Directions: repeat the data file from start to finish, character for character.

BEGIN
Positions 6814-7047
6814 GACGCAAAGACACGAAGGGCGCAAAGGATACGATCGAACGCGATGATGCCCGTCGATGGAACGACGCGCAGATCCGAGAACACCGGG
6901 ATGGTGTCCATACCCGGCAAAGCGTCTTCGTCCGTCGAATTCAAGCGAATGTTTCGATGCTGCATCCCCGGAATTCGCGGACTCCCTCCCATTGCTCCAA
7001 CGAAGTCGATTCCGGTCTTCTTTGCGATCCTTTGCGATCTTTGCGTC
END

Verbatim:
Positions 6814-7047
6814 GACGCAAAGACACGAAGGGCGCAAAGGATACGATCGAACGCGATGATGCCCGTCGATGGAACGACGCGCAGATCCGAGAACACCGGG
6901 ATGGTGTCCATACCCGGCAAAGCGTCTTCGTCCGTCGAATTCAAGCGAATGTTTCGATGCTGCATCCCCGGAATTCGCGGACTCCCTCCCATTGCTCCAA
7001 CGAAGTCGATTCCGGTCTTCTTTGCGATCCTTTGCGATCTTTGCGTC